Stealthy night operation planned to recapture missing High Park Zoo capybaras

A stealthy nighttime operation has been planned to lure back the High Park Zoo’s runaway capybaras.

As darkness falls Wednesday food will be laid as bait in the enclosure the pair refused to call home, and “capybara-enticing noises” will be played to make the Bonnie-and-Clyde strays feel welcome, said parks spokeswoman Megan Price.

All the while, city staff will be covertly monitoring the pen from a nearby capybara surveillance truck, waiting to run out and close the gate on the fugitive dog-sized creatures.

ChangSha Night Net

“The faster we catch them the better for them,” Price said.

“We want to bring them back in a kind, gentle way,” said local councillor Sarah Doucette

READ MORE: 2 capybaras on the lam after escaping pen at High Park Zoo

The plan comes after a missed opportunity Tuesday night when searchers were too slow off the mark to nab one of the runaway rodents when it made a return visit to its intended pen.

Mayor John Tory, who toured the pen Wednesday, cheered the cleverness of the mission.

“I’m amazed at the resourcefulness of the people at the zoo to develop a plan to get them back,” Tory said.

“We would ordinarily be relying on the raccoon nation to provide us intelligence on the whereabouts of the capybaras but they have been in a state of war with us over the new green bins,” he joked after a photo op with the lone remaining capybara, a male named Chewie.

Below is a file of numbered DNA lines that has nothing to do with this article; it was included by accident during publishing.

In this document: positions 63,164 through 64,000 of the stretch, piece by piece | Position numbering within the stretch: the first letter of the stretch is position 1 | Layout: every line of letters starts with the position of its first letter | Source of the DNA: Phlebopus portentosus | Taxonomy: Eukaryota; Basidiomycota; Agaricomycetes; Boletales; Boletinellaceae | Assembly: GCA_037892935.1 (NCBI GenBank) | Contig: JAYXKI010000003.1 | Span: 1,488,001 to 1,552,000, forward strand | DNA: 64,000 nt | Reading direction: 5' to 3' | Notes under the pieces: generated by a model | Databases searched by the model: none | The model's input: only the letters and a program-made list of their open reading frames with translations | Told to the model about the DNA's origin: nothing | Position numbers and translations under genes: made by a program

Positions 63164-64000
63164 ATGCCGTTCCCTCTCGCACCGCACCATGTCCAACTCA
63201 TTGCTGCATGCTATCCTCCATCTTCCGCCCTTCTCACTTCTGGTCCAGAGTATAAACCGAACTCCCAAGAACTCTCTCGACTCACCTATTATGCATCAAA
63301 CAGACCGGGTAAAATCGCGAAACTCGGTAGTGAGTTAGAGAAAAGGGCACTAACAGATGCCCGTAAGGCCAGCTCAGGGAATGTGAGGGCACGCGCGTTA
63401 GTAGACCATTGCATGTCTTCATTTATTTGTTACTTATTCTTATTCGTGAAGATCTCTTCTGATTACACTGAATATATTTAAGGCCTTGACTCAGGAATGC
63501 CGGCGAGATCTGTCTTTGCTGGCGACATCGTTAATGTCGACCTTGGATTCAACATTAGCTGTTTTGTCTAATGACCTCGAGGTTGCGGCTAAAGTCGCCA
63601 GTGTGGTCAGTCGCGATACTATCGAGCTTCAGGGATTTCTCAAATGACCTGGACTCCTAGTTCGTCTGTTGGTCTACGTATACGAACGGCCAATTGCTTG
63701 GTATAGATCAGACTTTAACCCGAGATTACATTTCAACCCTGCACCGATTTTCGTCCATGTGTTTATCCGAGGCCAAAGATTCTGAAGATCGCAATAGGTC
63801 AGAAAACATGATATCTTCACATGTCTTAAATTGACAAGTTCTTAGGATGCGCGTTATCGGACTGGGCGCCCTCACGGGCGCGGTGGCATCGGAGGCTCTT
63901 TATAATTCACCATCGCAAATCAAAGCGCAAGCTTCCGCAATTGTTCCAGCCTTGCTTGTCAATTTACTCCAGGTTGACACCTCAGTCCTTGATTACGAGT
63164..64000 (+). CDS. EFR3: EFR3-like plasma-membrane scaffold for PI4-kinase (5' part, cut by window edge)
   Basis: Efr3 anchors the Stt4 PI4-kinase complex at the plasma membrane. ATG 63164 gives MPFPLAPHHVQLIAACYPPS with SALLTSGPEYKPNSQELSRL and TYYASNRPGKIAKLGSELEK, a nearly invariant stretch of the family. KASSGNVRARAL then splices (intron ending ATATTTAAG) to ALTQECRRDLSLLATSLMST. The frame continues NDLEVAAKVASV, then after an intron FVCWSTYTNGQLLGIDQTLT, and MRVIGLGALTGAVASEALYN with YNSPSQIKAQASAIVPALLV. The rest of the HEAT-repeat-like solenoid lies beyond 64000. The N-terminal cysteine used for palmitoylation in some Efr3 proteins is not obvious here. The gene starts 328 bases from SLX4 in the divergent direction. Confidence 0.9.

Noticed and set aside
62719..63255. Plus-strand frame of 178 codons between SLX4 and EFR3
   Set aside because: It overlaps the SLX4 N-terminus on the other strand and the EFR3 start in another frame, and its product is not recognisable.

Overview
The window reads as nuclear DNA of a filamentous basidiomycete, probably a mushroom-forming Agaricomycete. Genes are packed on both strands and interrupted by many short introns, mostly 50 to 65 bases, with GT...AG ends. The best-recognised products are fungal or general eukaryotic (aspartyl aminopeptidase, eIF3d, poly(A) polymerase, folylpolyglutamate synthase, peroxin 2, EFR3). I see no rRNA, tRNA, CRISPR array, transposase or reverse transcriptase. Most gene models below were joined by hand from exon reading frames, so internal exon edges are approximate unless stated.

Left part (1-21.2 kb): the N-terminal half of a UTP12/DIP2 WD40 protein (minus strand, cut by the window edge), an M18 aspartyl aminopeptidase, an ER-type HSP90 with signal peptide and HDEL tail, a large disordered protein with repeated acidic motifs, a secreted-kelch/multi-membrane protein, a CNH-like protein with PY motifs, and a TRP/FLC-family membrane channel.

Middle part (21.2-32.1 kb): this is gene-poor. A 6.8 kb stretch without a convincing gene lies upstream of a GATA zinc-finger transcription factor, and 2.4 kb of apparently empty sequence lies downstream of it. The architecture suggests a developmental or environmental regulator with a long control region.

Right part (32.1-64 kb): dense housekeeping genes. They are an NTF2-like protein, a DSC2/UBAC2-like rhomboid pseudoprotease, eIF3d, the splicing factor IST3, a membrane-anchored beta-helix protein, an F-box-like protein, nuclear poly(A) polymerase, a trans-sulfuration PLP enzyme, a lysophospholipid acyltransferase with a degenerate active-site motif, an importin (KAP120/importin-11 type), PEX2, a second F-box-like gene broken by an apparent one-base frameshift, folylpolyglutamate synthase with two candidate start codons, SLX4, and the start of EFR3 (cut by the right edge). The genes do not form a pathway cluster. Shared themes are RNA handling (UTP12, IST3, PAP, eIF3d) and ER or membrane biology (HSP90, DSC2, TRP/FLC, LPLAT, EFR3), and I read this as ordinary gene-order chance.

Some 30 city parks and zoo staff are on the case, which began when the strays —; a male and female —; bolted as the duo were being for the first time transferred into the enclosure Tuesday morning.

The somewhat exotic animals —; which resemble giant hamsters —; are technically the largest rodents in the world, with the pair weighing around 30 lbs each.

The city says capybaras are not considered dangerous but could be “skittish,” and residents are advised to stay away and call 311 if spotted.

Price said they can be difficult to find because they can remain still, silent and submerged under water for hours with just their noses sticking out.

If they elude capture for more than five days they’ll have proven better escapees than the peacock that fled the zoo last year. The colourful bird managed to reach several nearby houses, fluttering from roof to roof, before being caught.

With files from David Shum, Cindy Pom and

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